After watching the Keep Columbia Safe promotional propaganda video on the City of Columbia website, funded, produced, filmed, and hosted by the City of Columbia’s City Channel, I decided to write the following email to Don Cizek, one of the top dogs at the City Channel.
Dear Mr. Cizek,
I recently viewed a video on the city website entitled “Downtown Surveillance Cameras,” featuring Karen Taylor, founder of Keep Columbia Safe. The video was produced by you. I’m hoping you can provide me with information outlining the steps our organization, Keep Columbia Free, should take to have a similar promotional video directed and produced by city staff, hosted and promoted on the city website, and financed by the city.
The video referenced herein can be found at this url:http://gocolumbiamo.granicus.com/MediaPlayer.php?view_id=3&clip_id=492
Thank you for your assistance with this matter. I look forward to working with you and your staff.
Not surprisingly, I received the following response from Toni Messina, Communications Director for the City of Columbia:
Thanks for your recent email regarding this topic.
The video informs viewers of an initiative that was passed by voters and became a duty, with implementation authorized by the City Council and funded in the City budget. It is not private advocacy or an opinion piece, although the individual who brought the issue to voters’ attention is prominently featured. That was an unusual situation due to inability to schedule other internal spokespersons.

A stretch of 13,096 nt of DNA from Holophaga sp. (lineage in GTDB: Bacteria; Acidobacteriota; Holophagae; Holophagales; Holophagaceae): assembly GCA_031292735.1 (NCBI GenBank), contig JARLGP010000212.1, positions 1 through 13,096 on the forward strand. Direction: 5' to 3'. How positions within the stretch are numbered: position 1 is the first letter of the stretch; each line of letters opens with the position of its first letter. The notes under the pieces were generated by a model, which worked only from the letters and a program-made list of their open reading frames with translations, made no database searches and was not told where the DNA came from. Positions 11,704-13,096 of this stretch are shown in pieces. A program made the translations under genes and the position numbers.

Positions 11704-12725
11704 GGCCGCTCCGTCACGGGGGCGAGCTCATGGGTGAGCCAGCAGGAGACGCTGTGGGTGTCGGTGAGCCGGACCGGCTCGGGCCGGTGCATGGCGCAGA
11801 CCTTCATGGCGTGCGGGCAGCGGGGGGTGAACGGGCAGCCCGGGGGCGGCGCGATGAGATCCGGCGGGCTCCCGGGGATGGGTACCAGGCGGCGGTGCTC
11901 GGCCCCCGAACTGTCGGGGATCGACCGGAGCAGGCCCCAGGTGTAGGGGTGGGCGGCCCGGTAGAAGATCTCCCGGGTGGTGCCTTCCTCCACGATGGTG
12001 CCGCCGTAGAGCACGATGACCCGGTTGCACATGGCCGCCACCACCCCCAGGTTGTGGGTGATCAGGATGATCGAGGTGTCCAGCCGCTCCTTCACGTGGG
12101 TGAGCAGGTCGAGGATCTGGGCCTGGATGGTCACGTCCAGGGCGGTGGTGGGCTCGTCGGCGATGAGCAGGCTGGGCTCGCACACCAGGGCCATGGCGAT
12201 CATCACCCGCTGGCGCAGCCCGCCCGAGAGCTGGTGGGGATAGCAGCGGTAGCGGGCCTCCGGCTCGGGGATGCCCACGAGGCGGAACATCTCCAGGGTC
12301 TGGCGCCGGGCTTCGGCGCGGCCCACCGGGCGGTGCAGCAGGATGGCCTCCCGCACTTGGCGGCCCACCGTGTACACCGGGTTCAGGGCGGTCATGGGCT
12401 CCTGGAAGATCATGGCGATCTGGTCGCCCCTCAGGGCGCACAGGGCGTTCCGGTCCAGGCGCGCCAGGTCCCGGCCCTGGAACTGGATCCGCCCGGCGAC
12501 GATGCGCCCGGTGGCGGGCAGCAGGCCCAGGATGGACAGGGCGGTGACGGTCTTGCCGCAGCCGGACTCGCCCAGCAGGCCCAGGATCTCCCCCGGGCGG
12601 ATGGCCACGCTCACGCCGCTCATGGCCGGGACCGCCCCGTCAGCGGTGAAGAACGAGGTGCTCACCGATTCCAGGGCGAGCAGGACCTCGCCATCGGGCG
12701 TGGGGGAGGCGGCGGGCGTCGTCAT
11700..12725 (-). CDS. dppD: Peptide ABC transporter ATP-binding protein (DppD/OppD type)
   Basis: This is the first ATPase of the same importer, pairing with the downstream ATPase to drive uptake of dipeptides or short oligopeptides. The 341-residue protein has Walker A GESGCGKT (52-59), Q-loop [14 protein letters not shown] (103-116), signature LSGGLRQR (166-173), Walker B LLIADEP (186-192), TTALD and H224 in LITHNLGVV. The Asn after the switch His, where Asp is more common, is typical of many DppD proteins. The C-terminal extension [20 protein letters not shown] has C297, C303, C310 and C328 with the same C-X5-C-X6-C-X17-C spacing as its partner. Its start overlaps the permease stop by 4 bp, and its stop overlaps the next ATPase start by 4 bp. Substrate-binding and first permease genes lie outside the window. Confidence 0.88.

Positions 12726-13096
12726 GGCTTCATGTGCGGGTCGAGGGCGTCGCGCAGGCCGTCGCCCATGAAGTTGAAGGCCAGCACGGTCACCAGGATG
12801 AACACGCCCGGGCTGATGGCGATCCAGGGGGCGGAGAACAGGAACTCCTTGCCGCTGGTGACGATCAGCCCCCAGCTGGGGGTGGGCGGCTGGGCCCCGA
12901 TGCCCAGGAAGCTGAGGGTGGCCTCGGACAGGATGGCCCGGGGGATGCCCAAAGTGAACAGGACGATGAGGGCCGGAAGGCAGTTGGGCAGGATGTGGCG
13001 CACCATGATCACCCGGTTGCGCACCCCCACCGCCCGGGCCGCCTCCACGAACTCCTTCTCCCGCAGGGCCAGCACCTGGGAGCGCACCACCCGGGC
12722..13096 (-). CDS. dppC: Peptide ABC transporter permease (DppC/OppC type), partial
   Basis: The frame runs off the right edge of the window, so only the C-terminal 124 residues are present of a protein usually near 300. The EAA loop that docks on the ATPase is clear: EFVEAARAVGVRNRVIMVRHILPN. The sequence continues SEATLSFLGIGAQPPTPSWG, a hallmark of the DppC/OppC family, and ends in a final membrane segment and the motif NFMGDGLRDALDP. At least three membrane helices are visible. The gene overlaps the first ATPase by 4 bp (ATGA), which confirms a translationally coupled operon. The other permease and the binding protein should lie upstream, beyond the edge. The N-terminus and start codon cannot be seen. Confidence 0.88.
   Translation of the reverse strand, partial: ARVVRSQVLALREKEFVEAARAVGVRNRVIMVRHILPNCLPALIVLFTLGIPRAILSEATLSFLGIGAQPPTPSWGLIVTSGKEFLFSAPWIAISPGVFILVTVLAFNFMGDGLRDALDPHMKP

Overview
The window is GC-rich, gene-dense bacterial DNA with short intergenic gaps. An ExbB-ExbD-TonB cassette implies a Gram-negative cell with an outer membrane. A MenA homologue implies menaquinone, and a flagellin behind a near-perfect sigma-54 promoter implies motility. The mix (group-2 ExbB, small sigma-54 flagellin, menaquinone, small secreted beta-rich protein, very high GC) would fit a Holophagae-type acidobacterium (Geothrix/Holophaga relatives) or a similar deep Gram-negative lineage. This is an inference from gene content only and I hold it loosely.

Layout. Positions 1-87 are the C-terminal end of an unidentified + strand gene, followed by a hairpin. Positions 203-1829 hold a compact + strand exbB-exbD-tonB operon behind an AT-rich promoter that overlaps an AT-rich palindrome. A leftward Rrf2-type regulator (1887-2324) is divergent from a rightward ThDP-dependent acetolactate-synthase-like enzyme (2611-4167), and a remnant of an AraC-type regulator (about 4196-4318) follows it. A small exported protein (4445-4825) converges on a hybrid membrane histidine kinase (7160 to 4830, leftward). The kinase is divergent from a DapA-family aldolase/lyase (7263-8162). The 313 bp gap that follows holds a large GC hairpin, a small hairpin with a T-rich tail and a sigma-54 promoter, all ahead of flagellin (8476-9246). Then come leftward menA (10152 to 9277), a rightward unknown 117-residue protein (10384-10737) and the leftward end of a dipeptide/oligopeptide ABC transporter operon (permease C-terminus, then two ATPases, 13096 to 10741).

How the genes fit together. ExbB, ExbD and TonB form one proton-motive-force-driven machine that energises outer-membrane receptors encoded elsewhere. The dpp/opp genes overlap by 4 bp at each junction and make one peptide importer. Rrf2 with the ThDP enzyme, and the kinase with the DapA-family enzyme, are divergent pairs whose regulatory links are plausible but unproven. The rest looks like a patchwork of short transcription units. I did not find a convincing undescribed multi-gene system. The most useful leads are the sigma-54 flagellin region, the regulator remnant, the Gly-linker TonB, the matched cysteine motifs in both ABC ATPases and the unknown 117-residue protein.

I hope this is clear and that you understand we will not be scheduling a video shoot with your organization.
701 E. Broadway
Columbia, MO 65201
Really, Toni? You couldn’t find anyone on the city staff, especially the police department, to be a spokesperson for the downtown cameras? You couldn’t get Lt. Chris Kelly, whose downtown patrol unit spends their evenings glued to the live video feed, to spend a few minutes extolling his latest crime fighting tool?
Here is the response I sent to Toni:
Thank you for your response, but there are a few things I still find unclear.
While your sense of duty is admirable, it is important to note that the Prop 1 initiative that was passed by voters did not create a duty for the city to implement the downtown camera system. The ballot language was specific and merely authorized the deployment of cameras. The ordinance language reflects the same.
To help you understand the difference between authorization and duty, I offer the following example.
As a citizen of theUnited States, presuming you are not under some sort of court ordered house arrest, you are “authorized” to travel toKansas City. While you are legally “authorized” to travel toKansas City, it is not your “duty” to do so.
I do not understand your department’s inability to schedule other internal spokespersons. Who did you ask to take part? Was this film made on a deadline of some sort? If so, why was there a deadline? How does your department’s inability to schedule internal spokespersons justify the use of a private, partisan spokesperson?